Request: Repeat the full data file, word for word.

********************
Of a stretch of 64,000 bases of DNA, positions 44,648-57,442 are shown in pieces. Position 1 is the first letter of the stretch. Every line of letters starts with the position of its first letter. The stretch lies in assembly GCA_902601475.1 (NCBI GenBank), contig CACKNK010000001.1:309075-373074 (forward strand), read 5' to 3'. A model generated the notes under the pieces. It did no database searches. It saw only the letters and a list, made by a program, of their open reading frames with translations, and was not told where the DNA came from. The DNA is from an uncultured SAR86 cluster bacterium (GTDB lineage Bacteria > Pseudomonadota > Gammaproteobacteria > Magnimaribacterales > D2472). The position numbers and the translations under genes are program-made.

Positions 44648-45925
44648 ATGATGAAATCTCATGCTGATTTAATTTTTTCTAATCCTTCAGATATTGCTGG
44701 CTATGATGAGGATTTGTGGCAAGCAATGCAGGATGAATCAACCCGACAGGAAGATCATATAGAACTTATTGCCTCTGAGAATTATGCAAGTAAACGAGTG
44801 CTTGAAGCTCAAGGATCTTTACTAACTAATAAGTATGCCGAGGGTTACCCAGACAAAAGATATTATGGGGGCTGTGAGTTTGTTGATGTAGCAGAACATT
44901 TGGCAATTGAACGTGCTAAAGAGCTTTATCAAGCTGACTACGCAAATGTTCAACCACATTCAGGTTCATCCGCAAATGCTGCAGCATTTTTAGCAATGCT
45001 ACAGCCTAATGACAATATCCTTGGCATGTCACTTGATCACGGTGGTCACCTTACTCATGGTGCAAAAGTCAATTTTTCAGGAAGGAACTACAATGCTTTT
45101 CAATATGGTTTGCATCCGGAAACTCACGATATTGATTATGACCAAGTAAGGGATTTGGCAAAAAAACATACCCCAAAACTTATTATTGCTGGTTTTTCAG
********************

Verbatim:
Of a stretch of 64,000 bases of DNA, positions 44,648-57,442 are shown in pieces. Position 1 is the first letter of the stretch. Every line of letters starts with the position of its first letter. The stretch lies in assembly GCA_902601475.1 (NCBI GenBank), contig CACKNK010000001.1:309075-373074 (forward strand), read 5' to 3'. A model generated the notes under the pieces. It did no database searches. It saw only the letters and a list, made by a program, of their open reading frames with translations, and was not told where the DNA came from. The DNA is from an uncultured SAR86 cluster bacterium (GTDB lineage Bacteria > Pseudomonadota > Gammaproteobacteria > Magnimaribacterales > D2472). The position numbers and the translations under genes are program-made.

Positions 44648-45925
44648 ATGATGAAATCTCATGCTGATTTAATTTTTTCTAATCCTTCAGATATTGCTGG
44701 CTATGATGAGGATTTGTGGCAAGCAATGCAGGATGAATCAACCCGACAGGAAGATCATATAGAACTTATTGCCTCTGAGAATTATGCAAGTAAACGAGTG
44801 CTTGAAGCTCAAGGATCTTTACTAACTAATAAGTATGCCGAGGGTTACCCAGACAAAAGATATTATGGGGGCTGTGAGTTTGTTGATGTAGCAGAACATT
44901 TGGCAATTGAACGTGCTAAAGAGCTTTATCAAGCTGACTACGCAAATGTTCAACCACATTCAGGTTCATCCGCAAATGCTGCAGCATTTTTAGCAATGCT
45001 ACAGCCTAATGACAATATCCTTGGCATGTCACTTGATCACGGTGGTCACCTTACTCATGGTGCAAAAGTCAATTTTTCAGGAAGGAACTACAATGCTTTT
45101 CAATATGGTTTGCATCCGGAAACTCACGATATTGATTATGACCAAGTAAGGGATTTGGCAAAAAAACATACCCCAAAACTTATTATTGCTGGTTTTTCAG